Dazzling Lyrid Meteor Shower Peaks This Weekend!

2015 Lyrid Meteors Seen Outside of Tucson, Arizona
A photo of the 2015 Lyrid meteor shower, captured by photographer Sean Parker outside Tucson, Arizona. While that annual meteor shower is caused by comet debris burning up in Earth's atmosphere, a Japanese startup hopes to create its own, artificial showers on demand. (Image credit: Sean Parker)

Keep an eye out for shooting stars early Sunday morning (April 22): The Lyrid meteor shower has been active, and will hit its peak after midnight.

Observers under dark skies in the Northern Hemisphere can view as many as a dozen Lyrid meteors each hour in the early morning from mid- to late April. And up to 20 meteors per hour will likely be visible overnight Saturday to Sunday (April 21-22), according to NASA's Jet Propulsion Laboratory (JPL) and the Space Science Telescope Institute (STScI).

A graphic from NASA's Jet Propulsion Laboratory showing where in the sky the Lyrid meteor shower can be seen, until April 30. (Image credit: NASA/JPL)

The Lyrids are classified as a medium-strength shower, according to STScI, and are visible every year in April. The shower appears to emanate from the constellation Lyra (the Harp), hence its name. People have been watching these streaks for thousands of years: Chinese astronomers recorded the shower back in 687 B.C., according to NASA. The Lyrids result each year when Earth passes through the trail of dust and debris left behind by Comet Thatcher; the icy rock itself is expected to return to the solar system in 2276, after its most recent approach in 1861. [The Most Amazing Lyrid Meteor Shower Photos of All Time]

Observers in the U.S. will also have a good view of these shooting stars on the nights before and after the Lyrids peak (after midnight on Friday, and after midnight on Sunday), according to JPL. The moon is bright because it's at a first-quarter phase, so NASA suggests waiting until the moon sets at midnight to see the Lyrids.

If you are making plans to skywatch this weekend, keep in mind that there are also many other shining objects to search for. Before midnight, a few hours before prime Lyrid shower viewing, Jupiter rises in the east, according to NASA. The giant gas planet and its Great Red Spot are visible with a regular telescope. Mars and Saturn join the night sky in the hours before dawn, in the summer constellation Sagittarius, STScI said in a recent video. The constellation Leo (the Lion) is also worth keeping an eye out for. It appears in the south, and worth spotting are the Leo Triplet galaxies near the belly of the beast, as well as the heart of the lion, the star Regulus.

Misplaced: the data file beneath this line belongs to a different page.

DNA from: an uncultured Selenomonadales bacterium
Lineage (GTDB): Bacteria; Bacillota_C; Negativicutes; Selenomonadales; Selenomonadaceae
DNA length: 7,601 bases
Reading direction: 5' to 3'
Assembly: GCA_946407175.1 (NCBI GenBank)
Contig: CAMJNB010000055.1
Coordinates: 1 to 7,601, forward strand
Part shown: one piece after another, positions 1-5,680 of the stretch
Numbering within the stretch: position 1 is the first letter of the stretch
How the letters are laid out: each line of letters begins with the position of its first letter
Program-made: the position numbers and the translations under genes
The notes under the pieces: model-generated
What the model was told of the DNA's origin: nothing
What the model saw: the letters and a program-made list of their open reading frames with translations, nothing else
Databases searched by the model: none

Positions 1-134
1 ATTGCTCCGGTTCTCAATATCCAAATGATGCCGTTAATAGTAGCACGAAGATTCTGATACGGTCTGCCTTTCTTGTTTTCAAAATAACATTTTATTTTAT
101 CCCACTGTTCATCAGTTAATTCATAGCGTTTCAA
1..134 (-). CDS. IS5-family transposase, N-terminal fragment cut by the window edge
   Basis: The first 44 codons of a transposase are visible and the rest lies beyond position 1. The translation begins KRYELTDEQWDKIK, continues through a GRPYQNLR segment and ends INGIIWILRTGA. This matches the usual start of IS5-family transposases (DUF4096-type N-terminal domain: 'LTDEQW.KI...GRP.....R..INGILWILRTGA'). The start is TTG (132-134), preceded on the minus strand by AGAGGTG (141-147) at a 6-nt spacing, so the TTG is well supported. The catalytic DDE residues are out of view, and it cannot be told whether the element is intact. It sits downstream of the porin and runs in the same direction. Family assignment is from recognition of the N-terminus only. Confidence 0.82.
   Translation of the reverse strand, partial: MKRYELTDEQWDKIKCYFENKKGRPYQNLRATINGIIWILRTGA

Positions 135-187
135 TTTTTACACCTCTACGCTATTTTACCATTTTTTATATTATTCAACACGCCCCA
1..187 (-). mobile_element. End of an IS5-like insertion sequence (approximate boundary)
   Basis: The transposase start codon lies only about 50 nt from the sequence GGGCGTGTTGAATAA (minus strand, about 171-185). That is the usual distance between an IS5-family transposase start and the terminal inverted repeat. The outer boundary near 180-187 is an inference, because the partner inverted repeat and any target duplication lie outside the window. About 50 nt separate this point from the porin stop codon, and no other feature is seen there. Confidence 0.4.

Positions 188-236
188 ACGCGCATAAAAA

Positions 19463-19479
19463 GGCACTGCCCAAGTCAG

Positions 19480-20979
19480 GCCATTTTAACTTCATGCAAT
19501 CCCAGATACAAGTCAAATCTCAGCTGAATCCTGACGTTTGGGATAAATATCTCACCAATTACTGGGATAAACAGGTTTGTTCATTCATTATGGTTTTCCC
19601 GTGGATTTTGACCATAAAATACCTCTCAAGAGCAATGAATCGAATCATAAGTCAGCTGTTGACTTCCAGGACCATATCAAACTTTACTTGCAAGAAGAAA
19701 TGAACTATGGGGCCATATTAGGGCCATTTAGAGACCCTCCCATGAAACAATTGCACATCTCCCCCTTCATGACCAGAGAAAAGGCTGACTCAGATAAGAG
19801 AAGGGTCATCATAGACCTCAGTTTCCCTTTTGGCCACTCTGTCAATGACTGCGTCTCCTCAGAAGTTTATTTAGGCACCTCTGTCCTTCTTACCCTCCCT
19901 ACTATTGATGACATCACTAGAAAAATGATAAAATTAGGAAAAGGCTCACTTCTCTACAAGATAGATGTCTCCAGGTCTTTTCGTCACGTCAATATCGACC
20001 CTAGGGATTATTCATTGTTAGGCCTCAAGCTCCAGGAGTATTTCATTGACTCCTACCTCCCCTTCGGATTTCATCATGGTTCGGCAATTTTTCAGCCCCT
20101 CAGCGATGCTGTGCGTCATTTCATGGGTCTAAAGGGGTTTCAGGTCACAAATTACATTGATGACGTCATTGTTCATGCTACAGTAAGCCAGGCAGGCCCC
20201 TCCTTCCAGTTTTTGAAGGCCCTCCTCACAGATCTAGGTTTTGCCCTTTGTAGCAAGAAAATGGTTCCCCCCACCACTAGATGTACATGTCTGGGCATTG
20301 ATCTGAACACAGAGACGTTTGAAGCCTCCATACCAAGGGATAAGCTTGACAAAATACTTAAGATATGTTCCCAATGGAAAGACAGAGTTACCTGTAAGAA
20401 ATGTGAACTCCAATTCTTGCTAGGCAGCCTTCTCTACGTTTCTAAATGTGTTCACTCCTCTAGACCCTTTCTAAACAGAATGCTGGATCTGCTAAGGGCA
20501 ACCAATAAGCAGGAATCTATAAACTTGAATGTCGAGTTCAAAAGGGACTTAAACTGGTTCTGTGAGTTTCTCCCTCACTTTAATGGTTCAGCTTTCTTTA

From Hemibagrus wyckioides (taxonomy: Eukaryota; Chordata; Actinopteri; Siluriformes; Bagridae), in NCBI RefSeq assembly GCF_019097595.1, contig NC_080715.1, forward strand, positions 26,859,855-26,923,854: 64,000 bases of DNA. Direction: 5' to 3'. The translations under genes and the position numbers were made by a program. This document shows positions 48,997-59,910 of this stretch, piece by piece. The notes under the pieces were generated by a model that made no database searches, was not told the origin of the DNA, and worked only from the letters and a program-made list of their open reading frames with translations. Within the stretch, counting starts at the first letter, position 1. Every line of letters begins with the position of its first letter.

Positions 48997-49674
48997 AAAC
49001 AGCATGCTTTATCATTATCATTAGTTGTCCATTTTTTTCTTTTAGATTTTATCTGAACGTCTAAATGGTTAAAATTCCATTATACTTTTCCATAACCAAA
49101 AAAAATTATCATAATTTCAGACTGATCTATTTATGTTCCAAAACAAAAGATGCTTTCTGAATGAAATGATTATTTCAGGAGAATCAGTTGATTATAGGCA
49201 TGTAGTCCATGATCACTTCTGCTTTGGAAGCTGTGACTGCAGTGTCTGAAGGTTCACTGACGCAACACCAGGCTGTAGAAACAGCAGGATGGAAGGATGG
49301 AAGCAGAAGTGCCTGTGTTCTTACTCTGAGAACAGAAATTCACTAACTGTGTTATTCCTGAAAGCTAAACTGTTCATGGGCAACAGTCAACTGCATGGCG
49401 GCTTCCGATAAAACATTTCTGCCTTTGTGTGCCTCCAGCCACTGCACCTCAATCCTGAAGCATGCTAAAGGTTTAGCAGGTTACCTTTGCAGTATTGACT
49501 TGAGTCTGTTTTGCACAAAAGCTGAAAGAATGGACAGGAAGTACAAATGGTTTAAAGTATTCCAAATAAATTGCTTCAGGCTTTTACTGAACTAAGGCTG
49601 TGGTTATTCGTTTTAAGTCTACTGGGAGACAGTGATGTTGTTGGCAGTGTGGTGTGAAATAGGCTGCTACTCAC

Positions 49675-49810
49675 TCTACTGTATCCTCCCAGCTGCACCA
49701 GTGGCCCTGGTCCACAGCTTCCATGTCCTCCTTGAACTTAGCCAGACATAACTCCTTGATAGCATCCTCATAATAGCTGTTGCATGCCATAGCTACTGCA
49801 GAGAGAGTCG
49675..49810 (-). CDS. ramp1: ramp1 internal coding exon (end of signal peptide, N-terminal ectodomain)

Follow Doris Elin Salazar on Twitter @salazar_elin. Follow us @Spacedotcom, Facebook and Google+. Original article on Space.com.

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Doris Elin Urrutia
Contributing Writer

Doris is a science journalist and Space.com contributor. She received a B.A. in Sociology and Communications at Fordham University in New York City. Her first work was published in collaboration with London Mining Network, where her love of science writing was born. Her passion for astronomy started as a kid when she helped her sister build a model solar system in the Bronx. She got her first shot at astronomy writing as a Space.com editorial intern and continues to write about all things cosmic for the website. Doris has also written about microscopic plant life for Scientific American’s website and about whale calls for their print magazine. She has also written about ancient humans for Inverse, with stories ranging from how to recreate Pompeii’s cuisine to how to map the Polynesian expansion through genomics. She currently shares her home with two rabbits. Follow her on twitter at @salazar_elin.